It sounds too unreal to be true, like a storyline straight out of "When Stage Moms Go Bad."
It's real life for an 8-year-old California girl.
We spoke with the girl, Britney, and her mom, Kerry, to learn exactly why they turned to Botox, and exactly how young is too young when it comes to using medical treatments for the sake of beauty.
Kerry, who asked that her family's last name not be used, told "Good Morning America's" Lara Spencer that it was actually her daughter, Britney, who wanted to try Botox, a beauty treatment more normally requested by aging women than growing girls.
"We were getting into the pageants," Kerry recalled. "I knew she was complaining about her face, having wrinkles, and things like that. When I brought it up to Britney she was all for it."
So Kerry, a San Francisco, Calif.-based, part-time aesthetician and no stranger to Botox herself, having done the treatment on her own face, began injecting her daughter with the anti-wrinkle solution.
"She had watched me do it before," said Kerry. "So when we first did it she was fine with it."
Kerry typically administers the Botox to Britney through a total of five shots, in three different locations on her face.
But can Botox really make a difference on a young girl who has not even had time in her life to develop the "worry" lines or age creases Botox is typically sought out to erase?
"The few times that we did it, it would lessen the lines," said Kerry. "They wouldn't completely disappear, she's a kid. And we don't do so much to where it's going to make a big difference."
But it's enough of a difference for Kerry and Britney to continue on with the treatments, despite the pain.
"It hurts sometimes," said Britney. "It makes me nervous. But I get used to it."
While Britney thinks about the physical pain, critics in the medical community contend that administering Botox this early raises another type of more lasting pain: the potential for permanent psychological damage.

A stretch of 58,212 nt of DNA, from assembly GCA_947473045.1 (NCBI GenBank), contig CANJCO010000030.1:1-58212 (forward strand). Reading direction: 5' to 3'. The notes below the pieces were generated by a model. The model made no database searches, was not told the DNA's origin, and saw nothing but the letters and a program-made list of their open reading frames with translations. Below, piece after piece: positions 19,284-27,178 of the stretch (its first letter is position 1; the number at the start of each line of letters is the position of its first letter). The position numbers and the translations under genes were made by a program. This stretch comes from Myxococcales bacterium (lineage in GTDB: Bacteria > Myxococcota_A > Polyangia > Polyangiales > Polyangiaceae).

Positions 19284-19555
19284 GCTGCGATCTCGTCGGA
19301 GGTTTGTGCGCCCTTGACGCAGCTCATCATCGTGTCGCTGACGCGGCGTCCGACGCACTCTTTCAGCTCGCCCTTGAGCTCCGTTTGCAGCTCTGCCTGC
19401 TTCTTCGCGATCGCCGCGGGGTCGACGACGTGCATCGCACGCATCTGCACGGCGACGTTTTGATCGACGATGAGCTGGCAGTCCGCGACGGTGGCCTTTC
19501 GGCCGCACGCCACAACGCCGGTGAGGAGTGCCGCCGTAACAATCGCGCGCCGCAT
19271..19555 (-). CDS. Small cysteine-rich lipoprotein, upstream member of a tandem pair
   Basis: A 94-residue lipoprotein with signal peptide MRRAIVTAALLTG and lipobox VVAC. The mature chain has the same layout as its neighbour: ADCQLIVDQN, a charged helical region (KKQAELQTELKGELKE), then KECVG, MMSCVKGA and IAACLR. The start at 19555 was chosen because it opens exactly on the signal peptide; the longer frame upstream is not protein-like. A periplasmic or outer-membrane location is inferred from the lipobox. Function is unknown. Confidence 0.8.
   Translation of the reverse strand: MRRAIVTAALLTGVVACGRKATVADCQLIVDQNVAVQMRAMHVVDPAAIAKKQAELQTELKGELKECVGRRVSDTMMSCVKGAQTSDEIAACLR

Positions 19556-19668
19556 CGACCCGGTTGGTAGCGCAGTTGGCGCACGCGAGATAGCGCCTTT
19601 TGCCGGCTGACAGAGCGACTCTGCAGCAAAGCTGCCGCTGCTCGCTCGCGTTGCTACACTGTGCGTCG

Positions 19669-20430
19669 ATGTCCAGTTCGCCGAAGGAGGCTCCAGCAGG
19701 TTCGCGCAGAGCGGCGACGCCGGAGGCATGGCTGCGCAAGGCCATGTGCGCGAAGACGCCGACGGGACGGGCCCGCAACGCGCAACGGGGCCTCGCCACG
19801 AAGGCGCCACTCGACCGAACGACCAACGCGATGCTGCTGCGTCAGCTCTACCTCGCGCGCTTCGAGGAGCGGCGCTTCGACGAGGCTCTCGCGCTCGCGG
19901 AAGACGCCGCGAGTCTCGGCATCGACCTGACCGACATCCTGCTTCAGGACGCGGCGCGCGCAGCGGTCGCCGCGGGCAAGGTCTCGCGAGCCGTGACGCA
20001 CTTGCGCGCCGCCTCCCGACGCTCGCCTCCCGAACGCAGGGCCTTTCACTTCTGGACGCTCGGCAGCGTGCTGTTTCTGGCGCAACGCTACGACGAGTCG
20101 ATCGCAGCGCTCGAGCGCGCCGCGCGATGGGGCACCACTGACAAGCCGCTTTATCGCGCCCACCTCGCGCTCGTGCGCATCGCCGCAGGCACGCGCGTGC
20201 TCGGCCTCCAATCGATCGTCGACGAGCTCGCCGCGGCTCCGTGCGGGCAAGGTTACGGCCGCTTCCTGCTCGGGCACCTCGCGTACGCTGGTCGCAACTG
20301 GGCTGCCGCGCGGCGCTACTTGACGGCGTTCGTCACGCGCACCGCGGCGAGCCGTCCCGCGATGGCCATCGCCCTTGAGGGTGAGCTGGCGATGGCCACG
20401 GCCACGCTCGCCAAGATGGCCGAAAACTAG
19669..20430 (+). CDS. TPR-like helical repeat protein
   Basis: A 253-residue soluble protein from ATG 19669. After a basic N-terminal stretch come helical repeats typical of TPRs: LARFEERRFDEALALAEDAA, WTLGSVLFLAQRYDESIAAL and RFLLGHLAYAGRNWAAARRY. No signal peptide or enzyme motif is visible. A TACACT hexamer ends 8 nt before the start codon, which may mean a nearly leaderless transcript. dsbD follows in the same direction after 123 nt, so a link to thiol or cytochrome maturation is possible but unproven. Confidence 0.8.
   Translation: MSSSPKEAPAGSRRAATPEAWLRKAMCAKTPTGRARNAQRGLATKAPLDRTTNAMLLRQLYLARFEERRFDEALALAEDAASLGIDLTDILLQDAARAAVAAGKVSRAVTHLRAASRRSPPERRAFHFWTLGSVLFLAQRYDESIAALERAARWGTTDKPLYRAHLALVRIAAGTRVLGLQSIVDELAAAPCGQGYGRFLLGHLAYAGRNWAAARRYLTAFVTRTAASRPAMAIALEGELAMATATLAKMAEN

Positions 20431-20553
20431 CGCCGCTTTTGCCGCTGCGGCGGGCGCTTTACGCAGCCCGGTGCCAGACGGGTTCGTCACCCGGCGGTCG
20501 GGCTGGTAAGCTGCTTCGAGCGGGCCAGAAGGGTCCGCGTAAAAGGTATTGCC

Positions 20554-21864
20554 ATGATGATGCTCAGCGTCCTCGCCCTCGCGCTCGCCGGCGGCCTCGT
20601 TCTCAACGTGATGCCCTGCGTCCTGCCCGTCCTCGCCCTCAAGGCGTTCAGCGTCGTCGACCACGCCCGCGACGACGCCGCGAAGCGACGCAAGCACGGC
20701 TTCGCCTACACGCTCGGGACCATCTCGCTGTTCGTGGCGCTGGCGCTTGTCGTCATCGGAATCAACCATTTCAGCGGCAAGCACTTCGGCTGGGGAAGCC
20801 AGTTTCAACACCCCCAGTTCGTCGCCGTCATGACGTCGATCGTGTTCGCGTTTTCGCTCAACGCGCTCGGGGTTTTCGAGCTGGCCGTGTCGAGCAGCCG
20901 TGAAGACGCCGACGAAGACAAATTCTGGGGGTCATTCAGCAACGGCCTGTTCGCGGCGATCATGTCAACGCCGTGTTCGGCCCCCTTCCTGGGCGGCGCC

"Well, when I first heard this story, I think my initial reaction is to be a little bit in disbelief, and a little bit horrified," said Dr. Charles Sophy, a psychiatrist. "There's a lot of psychological damage that can be caused."
Responding to Critics: How Young is Too Young?
Kerry, however, argues that her daughter is a normal 8-year-old, not fazed emotionally, or physically, by the cosmetic procedure.
"Do you see anything wrong with my daughter, psychologically?," she asked. "I don't see anything wrong with her. I have a normal child. It's not breaking her spirit. She's happy. She runs around. She's smart."
And Kerry also takes point with critics in that same medical community who say the Botox could cause adverse reactions in her young daughter.
"I don't do enough on her to make a big difference," she said. "Just on the lines."
The potential for both emotional and physical damage makes critics like Dr. Sophy hesitant to prescribe or administer Botox to children, so Kerry must rely on her own methods to gain access to Botox for Britney.
"I do have a trusted source where I get it. He is a behind-the-scene doctor," she said.
And where there is one "trusted source" for Kerry and Britney's Botox, there must be more. Kerry says she is not the only mother giving Botox to a child.
"I got influenced by some of the moms when we went to one of the pageants," Kerry said about what prompted her to begin Britney on Botox. "They were telling me about the lines on her face. A lot of the moms are giving their kids Botox. It happens."
The tough competition of the pageant world also prompted Kerry to try another type of cosmetic treatment on Britney, one that even middle-aged women find painful: waxing.
"I just don't think it's ladylike to have hair on your legs," explained Britney. "I did that one time. It was super, super hard. It hurts."
"They call it little fluffy hair," said Kerry. "They get judged on all that stuff. It's a tough world, the pageant world, I'm telling you. The kids are harsh."
But even the toughness of the pageant world can't persuade Britney to continue waxing.
Asked if she would do it again, the normally talkative 8-year-old was ready with a one-word answer: "no."
And Britney's mom, Kerry, is similarly defiant when it comes to defending herself against critics who question what she is doing as a mother to her own daughter.
"I'm a great mother. I've taken care of her by myself my whole life," she said. "And nobody can really tell me what I'm doing is wrong. Because it's me. I live in my shoes. And she lives in hers."
"She's a happy kid," she added. "And that's the bottom line."